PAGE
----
Having an anonymous payment method is an important part of preserving your liberty and your ability to exercise your right to free speech - because the most efficient way to shut either down is to track you and penalize you when you actively contribute to causes your government does not like. Dont think for a minute that it cant happen to you - our government now does not hesitate to even kill its own citizens without a trial for speaking out against it - as demonstrated by the assassination of Al Awlaki.

Allowing the Fed to determine how much money is available is giving the Fed power to tax. The US Treasury is the biggest borrower, and having money be worth less is the same as stealing from (or taxing) the average citizen. Ultimately the average citizen keeps his or her savings in dollar denominated assets, whether it is cash under a mattress, deposits in a bank or money market fund, or even life insurance or bonds (they are promises denominated in dollars) or stocks (hope denominated in dollars).

Banks are not really necessary. They do provide two functions for the public that are convenient - agglomeration of wealth (deposits) so that large projects can be undertaken - and convenient and secure transmission of money. Both of these functions can be performed in other ways. What banks are really good for is letting governments spy on your transactions, and providing access to your cash for purposes you may not approve of (i.e. - taking the decision of how to invest your money away from you).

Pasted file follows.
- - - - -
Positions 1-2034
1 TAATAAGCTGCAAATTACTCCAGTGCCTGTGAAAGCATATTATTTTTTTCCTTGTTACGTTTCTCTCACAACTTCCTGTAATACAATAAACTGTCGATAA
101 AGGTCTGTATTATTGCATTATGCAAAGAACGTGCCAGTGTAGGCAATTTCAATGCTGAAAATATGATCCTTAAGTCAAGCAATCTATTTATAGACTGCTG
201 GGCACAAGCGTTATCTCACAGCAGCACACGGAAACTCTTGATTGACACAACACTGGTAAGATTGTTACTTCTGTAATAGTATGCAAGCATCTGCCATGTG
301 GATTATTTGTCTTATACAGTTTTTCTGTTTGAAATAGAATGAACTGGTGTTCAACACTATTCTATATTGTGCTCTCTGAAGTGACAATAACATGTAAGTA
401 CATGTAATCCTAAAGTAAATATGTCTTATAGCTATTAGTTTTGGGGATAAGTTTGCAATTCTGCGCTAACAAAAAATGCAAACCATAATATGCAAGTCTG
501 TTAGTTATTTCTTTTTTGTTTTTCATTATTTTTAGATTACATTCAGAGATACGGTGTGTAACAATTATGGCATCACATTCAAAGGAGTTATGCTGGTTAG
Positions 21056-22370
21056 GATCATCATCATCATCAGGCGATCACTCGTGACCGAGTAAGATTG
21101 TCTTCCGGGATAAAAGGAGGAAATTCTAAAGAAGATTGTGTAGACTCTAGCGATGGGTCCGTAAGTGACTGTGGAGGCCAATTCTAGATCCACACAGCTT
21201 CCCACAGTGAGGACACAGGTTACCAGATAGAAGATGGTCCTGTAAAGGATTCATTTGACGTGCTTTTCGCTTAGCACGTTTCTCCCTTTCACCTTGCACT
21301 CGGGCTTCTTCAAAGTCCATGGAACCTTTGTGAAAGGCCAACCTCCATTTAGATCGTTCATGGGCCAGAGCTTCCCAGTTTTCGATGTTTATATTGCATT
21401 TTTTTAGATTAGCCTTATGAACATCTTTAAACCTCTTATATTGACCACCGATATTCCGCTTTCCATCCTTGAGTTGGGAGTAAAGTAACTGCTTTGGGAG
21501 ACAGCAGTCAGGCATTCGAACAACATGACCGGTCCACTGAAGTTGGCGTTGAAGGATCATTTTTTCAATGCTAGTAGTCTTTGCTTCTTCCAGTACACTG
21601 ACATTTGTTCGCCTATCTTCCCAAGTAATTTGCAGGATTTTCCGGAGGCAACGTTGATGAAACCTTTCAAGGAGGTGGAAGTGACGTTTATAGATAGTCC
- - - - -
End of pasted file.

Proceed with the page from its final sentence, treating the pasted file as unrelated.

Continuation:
I think every US citizen should insist that Congress take back its constitutional duty to determine how much currency to issue and can be outstanding, and to make sure that currency is issued in such denominations that any transaction is conveniently accomplished with cash. This means issuing $1000, $100,000, even $1,000,000,000 denominations. What they make the largest denominations from is immaterial - they could even make plutonium coins if they choose to - although I would not recommend it. All asset seizure laws based only on possession should be repealed and blocked in the Constitution. Congress has no business creating a monopoly for banks allowing them to steal a portion of every transaction. Banks would then have to convince us that the service they provide is worth entrusting our money to them - as we would have a true alternative if they dont.

See also:-
Iceland Loses Its Banks, Finds Its Wealth - Banks are not wealth creators
Elastic Currency with a Vengeance - Bank of England was set up to fund government of King William in 1694
Towards a Cashless Society - Slate